Review: Heavy Rain - The Hacklog | UK Based Gaming Blog | Reviews | Features | Streaming


Sunday, 11 February 2018

Review: Heavy Rain

How many of you reading this article remember the Fighting Fantasy adventure books from back in the day? Those of you that do will more than likely appreciate the similarity between that particular series and Heavy Rain that i'm about to suggest. But for those that aren't familiar with the literary works of Steve Jackson & Ian Livingstone, let me fill you in.

Fighting Fantasy were, (and apparently still are) a long running series of books that gave you the chance to choose how the story panned out. Each of the books were set out into numbered paragraphs which you would use as point of reference for any decisions that you had to make. Think of them kind of like an old fashioned text adventure game from the early days of home microcomputers. You would more than likely start the book at paragraph 1 for example and then be given a number of choices, such as 'To move north turn to paragraph 62' or 'To open treasure chest turn to paragraph 124'. It's a simple and fairly primitive method of doing things but it allowed you to decide the path of which your story would take and how the adventure would flow. You could make different choices each time you read the book of course, encouraging you to go back and re-play the game as many times as you liked.

It's a similar, if not slightly more advanced concept with Heavy Rain. An impressive update of one of the more intriguing PS3 titles that has been beautifully remastered for the PlayStation 4.

Heavy Rain focuses on Ethan Mars. a guy that seemingly has the perfect life. Working as an architect he has a nice home, a loving wife and two kids that he simply adores. Alas, as is often the case in such situations, his happiness doesn't last for long. During a visit to the local shopping mall with his family, Ethan loses sight of one of his children Jason. With the mall being such a vast and crowded place, Ethan begins to panic and tries desperately to find Jason before any harm should come to him. Unfortunately, his efforts don't have a happy ending. Jason is knocked down and killed by a passing car and as a result Ethan's perfect life comes crashing down around him. His marriage breaks up, he's forced to move from his dream home into something more humbling and his relationship with his remaining son Shaun becomes severely tested.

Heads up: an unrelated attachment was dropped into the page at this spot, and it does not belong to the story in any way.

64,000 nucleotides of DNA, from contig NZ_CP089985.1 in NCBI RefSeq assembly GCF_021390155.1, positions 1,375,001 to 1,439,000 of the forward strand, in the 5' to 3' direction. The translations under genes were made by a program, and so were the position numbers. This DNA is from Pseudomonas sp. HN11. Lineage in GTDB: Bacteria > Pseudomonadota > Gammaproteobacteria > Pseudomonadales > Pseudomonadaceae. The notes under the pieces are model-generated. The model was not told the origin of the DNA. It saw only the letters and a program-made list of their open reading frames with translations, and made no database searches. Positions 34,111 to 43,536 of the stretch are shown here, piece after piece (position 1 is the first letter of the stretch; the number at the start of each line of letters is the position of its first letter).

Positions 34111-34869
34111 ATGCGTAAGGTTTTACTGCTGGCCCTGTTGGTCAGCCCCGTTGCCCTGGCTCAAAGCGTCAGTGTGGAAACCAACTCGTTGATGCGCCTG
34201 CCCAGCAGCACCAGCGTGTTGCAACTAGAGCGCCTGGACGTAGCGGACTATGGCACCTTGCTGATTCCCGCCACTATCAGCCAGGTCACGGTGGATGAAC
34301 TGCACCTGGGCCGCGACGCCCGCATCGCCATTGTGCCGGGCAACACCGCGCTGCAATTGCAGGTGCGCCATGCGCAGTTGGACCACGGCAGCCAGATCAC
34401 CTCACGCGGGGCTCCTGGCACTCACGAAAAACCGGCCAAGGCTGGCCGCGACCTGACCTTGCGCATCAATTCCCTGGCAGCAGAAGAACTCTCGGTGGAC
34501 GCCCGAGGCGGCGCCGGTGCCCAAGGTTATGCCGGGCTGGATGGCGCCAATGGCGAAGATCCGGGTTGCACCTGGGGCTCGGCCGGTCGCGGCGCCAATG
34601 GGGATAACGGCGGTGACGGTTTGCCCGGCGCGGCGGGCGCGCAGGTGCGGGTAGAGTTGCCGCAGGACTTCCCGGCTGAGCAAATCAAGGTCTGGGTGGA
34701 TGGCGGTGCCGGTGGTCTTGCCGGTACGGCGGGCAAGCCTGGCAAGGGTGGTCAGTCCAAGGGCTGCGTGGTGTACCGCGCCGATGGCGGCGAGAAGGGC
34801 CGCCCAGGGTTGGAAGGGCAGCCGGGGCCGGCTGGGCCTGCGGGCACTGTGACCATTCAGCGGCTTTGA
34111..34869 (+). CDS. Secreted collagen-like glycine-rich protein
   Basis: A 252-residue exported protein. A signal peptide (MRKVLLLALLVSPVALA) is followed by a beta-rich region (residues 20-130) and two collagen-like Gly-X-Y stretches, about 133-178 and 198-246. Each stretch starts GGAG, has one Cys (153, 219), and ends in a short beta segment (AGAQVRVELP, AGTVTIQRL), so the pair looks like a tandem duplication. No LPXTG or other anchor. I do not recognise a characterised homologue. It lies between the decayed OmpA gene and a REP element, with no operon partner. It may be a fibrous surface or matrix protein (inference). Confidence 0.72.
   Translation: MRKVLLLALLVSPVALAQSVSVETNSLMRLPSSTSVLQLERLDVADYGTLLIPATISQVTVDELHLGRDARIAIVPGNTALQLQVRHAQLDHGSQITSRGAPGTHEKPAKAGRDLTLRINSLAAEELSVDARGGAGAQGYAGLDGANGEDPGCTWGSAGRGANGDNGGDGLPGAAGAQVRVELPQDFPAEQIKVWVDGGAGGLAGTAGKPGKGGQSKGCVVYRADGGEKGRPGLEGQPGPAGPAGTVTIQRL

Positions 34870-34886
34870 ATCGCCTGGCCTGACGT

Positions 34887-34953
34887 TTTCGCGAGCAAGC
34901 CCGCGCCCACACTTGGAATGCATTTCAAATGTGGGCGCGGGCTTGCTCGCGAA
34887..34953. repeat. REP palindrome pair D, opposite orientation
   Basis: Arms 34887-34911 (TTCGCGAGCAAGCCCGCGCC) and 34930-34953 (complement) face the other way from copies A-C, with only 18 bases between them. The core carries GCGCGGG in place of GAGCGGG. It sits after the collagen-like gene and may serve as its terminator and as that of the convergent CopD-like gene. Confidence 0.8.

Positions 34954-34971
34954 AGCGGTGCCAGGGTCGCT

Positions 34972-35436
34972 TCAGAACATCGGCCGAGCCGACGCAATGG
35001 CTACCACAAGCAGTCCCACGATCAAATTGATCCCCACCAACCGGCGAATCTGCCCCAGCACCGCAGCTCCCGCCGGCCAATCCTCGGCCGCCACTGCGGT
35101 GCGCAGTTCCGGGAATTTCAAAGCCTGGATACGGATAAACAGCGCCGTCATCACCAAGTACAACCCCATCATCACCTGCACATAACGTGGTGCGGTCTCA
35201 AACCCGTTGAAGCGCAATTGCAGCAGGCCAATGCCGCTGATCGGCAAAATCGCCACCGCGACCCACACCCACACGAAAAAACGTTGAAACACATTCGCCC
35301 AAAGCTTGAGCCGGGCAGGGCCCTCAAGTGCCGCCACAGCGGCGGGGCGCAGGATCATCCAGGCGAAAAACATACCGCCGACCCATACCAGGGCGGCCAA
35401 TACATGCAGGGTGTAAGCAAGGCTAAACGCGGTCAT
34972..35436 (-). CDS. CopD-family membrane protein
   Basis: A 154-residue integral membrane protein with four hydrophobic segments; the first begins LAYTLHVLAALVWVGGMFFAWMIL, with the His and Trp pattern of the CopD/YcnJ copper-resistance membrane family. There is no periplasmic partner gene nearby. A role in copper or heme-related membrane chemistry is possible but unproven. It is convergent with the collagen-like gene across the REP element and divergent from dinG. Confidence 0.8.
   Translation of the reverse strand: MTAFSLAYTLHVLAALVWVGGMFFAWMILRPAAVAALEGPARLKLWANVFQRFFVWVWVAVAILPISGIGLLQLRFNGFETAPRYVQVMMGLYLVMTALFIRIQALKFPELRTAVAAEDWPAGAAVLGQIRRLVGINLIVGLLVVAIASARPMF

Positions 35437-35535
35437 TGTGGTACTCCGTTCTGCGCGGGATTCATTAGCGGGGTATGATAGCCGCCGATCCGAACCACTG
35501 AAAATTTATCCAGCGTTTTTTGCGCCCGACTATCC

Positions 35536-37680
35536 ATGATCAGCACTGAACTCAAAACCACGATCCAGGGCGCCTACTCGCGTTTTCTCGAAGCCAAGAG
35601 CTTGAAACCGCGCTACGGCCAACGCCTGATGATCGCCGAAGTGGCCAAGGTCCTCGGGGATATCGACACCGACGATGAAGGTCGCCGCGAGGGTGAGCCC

But that's just the start of what becomes an extraordinary period of events for Ethan. Not long after we join him as he comes to terms with his new life, Shaun is kidnapped by a notorious criminal known as the Origami Killer - whose M.O is to trap their young victims in storm drains during particularly prominent periods of wet weather. They then set their victims fathers a series of challenges that they must complete in order to gain vital information relating to their child's whereabouts. If they fail to complete the challenges in time, their child will be left to meet a rather soggy end.

Determined not to lose another child, and seemingly without fear of any consequence, Ethan takes on the challenges set by the killer. These become increasingly more dark and twisted the further into the story you go. From self-amputation and dangerous driving to dodging live electricity conductors and even cold blooded murder. The Origami Killer wants to see just how far our hero will go to save his son.

Ethan isn't the only character you'll play as during Heavy Rain though. You'll also see the story through three other characters eyes. FBI profiler Norman Jayden, journalist and insomniac Madison Paige and former cop turned private eye Scott Shelby. Jayden is assisting the police with their investigation into the Origami Killer while Shelby is carrying out some rather shady personal investigations of his own. Paige meanwhile, having checked into a somewhat seedy motel in order to try and bank some much needed shut eye, becomes involved with Ethan and his mission after finding him in a bad way outside his room. Depending on how you progress their relationship this will eventually lead to Heavy Rain's infamous sex scene. Sexy it isn't. Unless unhooking a bra using poorly implemented motion controls do it for you.

As the story nears it's conclusion all four of the main characters paths and story-lines will eventually come together based on the decisions you made along the way. The ending you'll get ultimately depends on which of the main characters survived until the end, very much in the style of games such as the critically acclaimed Until Dawn.

The thing is though, as much I enjoyed my play-through of Heavy Rain it never really felt like I was playing a proper game. There's no real skill involved in playing other than the ability to react to the many quick time events that dominate the main action sequences. In many ways it's more like you're partaking in an interactive drama, albeit one with some superb acting, a gripping story-line and some mostly impressive visuals.

That's kind of what I was getting at when I drew the comparison to the Fighting Fantasy books at the start of this review. In may ways Heavy Rain is their modern day equivalent. Encouraging you to shape the eventual outcome of the story by making critical decisions that affect future events.

No matter which path you decide to take, it's certainly a story worth getting lost in for a few hours.

Version played: PS4
Buy it here:
Available on:     PS3, PS4

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